Transparency of the normal lens results from the high concentration and arrangement of protein molecules within lens fibers, preventing light scatter, and maintaining structural and functional integrity [8, 9]. Association analysis of the preoperative BCVA examination results in CRF patients showed that cataract development is associated with urea imbalance . Renal failure leads to entrance of excessive urea from the blood to the lens. To maintain osmotic balance, water flows from aqueous humor to the lens, leading to edema of the lens. This edema eventually induces an osmotic cataract . Data analysis of the CRF and control groups showed that in the CRF group, patients were relatively young when cataracts occurred, the cortical opacity was more pronounced, and the degrees of the lens nucleus hardness were lower. The cataract was similar to an age-related cataract in some patients. This similarity is due to both age-related factors and the direct effect of CRF.
Currently, the main method for treatment of cataracts is phacoemulsification combined with IOL implantation. This method has the advantages of small incisions, small losses and rapid visual recovery and is widely used in vision recovery procedures . Nevertheless, in many patients with cataracts and other combined multi-system diseases, vision is not improved after surgery. Rim  et al. noted that CRF patients with cataracts often have dysfunctions in multiple systems and organs. They have low immunity, are prone to infection and have severe systemic complications including hypertension, heart disease, diabetes and chronic bronchitis, making them poorly tolerant of surgery. Retention of toxic products increases intraocular inflammation after surgery. Systemic damage to the hematopoietic system, reduction in the quality and quantity of platelets, increased capillary fragility and dysfunction of blood coagulation during acidosis, as well as intraocular hemorrhage during surgery all increase the risk of cataract surgery. Additionally, systemic and regional complications lead to the presence of a variety of factors that affect vision after surgery. Association analysis of preoperative examination data and postoperative BCVA in CRF patients showed that patients with renal anemia had lower visual acuity than other patients. This finding indicates that the continuous poor renal function and anemia in CRF patients lead to ocular fundus lesions or ischemia and hypoxia of the optic nerve and retinal cells [12, 13], which then affects the postoperative BCVA. Retention of toxic metabolites such as Cr and urea could aggravate ocular inflammation after surgery. During acidosis, increased capillary fragility and dysfunction of blood coagulation frequently lead to intraocular hemorrhage. A previous study showed that the incidence of intraocular hemorrhage is high in CRF patients undergoing hemodialysis .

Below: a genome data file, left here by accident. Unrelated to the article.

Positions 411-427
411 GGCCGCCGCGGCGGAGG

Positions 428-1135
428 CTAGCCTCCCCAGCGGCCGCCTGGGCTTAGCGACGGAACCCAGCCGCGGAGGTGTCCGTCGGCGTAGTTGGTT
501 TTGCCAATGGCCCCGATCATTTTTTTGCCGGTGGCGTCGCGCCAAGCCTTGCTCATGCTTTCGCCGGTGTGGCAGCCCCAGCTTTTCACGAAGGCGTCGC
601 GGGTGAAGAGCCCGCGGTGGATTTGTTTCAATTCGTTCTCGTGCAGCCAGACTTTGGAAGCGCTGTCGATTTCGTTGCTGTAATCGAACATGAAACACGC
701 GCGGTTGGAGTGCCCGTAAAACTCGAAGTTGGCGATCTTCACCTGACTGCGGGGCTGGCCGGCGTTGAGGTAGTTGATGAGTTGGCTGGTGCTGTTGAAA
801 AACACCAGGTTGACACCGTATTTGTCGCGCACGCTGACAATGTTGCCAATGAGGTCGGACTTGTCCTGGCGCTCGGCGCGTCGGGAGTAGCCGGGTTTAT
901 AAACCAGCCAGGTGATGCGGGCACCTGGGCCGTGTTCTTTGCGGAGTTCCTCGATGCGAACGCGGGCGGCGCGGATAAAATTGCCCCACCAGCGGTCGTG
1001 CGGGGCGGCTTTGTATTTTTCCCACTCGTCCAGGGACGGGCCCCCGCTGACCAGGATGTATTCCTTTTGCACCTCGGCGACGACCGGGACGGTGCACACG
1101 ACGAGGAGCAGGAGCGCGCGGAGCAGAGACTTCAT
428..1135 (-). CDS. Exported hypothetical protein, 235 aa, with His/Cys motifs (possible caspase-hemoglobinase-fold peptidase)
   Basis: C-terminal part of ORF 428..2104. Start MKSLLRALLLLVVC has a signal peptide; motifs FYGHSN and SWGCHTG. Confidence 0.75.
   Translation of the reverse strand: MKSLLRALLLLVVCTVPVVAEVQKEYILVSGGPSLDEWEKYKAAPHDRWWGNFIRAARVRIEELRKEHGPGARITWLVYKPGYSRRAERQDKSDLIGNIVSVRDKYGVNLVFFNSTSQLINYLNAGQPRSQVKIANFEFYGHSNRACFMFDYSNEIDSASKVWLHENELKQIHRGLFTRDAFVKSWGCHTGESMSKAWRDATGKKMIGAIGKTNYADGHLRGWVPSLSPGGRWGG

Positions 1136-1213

In CRF patients, the RBC, HB, Cr and Urea indexes should be monitored before the cataract operation for guarded visual outcome. The pre-existing ocular comorbidities, especially the fundus abnormalities could significantly compromise the vision, which should be examined carefully before the operation. The CRF patients could achieve relatively good visual outcome after cataract surgery with few post-operative complications when the underlaying diseases are effectively managed .
Availability of data and materials
The datasets created and analyzed during the current study available from the corresponding author on reasonable request.
Best corrected visual acuity
Branch retinal vein occlusion
Chronic renal failure
Optical coherence tomography
Red blood cell count
Systolic blood pressure
Diastolic blood pressure
Pan- retinal photocoagulation
Anti-vascular endothelial growth factor
Proliferative diabetic retinopathy
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This study was in agreement with the Declaration of Helsinki and approved by the Ethics Committee at Tianjin Medical University. Written consent was acquired from every patient included in this research.
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Yin, S., Zhang, J., Hua, X. et al. Analysis of factors associated with vision after cataract surgery in chronic renal failure patients on dialysis. BMC Ophthalmol 20, 211 (2020). https://doi.org/10.1186/s12886-020-01479-w
- Chronic renal failure (CRF)
- Intraocular lens implantation